Fort Scott

Dark Snow 15 Dec 2015 KINDLE
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Once Remmy avoids the killer and the killing blizzard, he makes his way to Walnut and then to Fort Scott  where he meets his first of many new friends.

 

Courtesy of Reed Hartford
Courtesy of Reed Hartford

Fort Scott was built in 1842 as one of the farthermost outpost of the army at the time. (Fort Leavenworth in northeast Kansas was the first west of the Mississippi, established in 1827.) The First Dragoons built and occupied Fort Scott, patrolled the area to make sure the Indians were living up to the terms of the treaty, which gave them what is now Nebraska, Kansas and Oklahoma all the way to the Continental Divide.

In 1854 with the passage of the Kansas-Nebraska Act, the dragoons helped escort tribes south to the new smaller Indian Territory. After that, they closed the fort and rode away. In 1855 many of the fort’s buildings were sold to the highest bidder.

With the outbreak of war in 1861, the fort was hastily reopened to prevent Confederate actions in the area. Several battles were fought within a 100 miles of the fort and troops from there saw action. For much of the latter part of the war the fort was a supply depot for the fighting in the western theater of the Civil War as well as actions against Indian tribes.

Wherever the military builds a fort, a city springs up. The city of Fort Scott is one of the oldest in Kansas, but many of the citizens in 1860 were living in the buildings they had purchased from the army. They actually lived on the grounds of the fort which was included in the purchase. The army reclaimed the fort for the duration of the war and the civilians had to build new. Having learned their lesson, after the war, many of the buildings were moved by the owners.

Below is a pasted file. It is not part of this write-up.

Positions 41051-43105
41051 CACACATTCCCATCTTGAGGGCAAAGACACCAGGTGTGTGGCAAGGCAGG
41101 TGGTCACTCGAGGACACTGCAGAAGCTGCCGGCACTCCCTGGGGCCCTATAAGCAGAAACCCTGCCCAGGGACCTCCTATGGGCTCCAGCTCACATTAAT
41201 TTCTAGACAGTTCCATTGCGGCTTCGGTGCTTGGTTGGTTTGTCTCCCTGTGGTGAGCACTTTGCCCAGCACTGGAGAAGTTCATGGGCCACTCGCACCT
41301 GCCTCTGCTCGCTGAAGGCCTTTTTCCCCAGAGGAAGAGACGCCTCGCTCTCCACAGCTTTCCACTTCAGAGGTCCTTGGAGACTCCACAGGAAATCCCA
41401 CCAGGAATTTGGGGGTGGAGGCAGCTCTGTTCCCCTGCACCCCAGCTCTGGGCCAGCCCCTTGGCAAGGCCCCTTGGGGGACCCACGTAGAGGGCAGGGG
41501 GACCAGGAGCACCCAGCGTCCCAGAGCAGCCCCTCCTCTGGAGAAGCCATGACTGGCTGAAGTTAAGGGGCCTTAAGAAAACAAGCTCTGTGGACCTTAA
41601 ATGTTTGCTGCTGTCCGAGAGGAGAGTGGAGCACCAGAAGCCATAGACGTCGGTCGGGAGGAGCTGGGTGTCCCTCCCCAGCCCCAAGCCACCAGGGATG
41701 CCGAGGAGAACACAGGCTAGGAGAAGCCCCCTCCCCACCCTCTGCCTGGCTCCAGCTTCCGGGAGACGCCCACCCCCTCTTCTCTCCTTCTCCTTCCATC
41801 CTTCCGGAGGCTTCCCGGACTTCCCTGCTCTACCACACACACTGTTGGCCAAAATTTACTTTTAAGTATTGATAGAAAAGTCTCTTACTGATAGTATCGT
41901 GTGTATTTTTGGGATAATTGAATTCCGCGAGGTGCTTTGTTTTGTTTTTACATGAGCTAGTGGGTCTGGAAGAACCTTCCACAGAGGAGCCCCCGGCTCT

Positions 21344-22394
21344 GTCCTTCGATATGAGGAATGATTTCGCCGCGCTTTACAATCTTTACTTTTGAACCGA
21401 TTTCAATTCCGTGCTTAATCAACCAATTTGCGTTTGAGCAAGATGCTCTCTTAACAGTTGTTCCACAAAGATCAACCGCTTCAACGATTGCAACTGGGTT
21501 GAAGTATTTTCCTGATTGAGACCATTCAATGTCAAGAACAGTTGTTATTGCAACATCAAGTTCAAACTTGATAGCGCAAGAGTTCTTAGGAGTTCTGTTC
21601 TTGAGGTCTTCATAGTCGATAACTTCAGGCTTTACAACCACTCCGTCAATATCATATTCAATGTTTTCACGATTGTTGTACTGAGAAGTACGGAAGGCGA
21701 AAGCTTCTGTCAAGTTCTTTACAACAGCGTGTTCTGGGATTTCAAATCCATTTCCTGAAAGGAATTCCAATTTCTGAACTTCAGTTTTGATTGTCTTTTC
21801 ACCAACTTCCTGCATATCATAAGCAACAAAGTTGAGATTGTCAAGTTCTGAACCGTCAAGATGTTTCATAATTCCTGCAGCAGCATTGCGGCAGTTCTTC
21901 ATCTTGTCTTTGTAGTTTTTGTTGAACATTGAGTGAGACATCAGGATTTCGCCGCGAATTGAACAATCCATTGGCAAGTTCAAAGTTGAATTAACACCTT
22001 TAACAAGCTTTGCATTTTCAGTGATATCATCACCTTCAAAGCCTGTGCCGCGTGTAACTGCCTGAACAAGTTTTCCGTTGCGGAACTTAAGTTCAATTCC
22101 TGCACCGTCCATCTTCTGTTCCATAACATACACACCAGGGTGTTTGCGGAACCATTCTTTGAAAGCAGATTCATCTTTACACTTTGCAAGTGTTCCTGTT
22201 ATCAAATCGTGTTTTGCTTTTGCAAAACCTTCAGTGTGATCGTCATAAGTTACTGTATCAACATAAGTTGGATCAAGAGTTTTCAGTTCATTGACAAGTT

Fort Scott Frisco Depot

This depot was on the north edge of town, close to the fort. I believe it is the M-K-T or “Katy” Depot, though the source did not label it.

 

Fort Scott Post Office

This photo is of the old post office, but was probably taken near the turn of the century.

 

Fort Scott, late 1800s     Street scene

 

 

Fort-Scott-Kansas-1886       Remmy would have seen this view on his visit, except that it would have been snow-covered.

Below is the website of the National Park Service at Fort Scott. The page includes a video of what the fort was like in the years before the Civil War.

National Park Service

 

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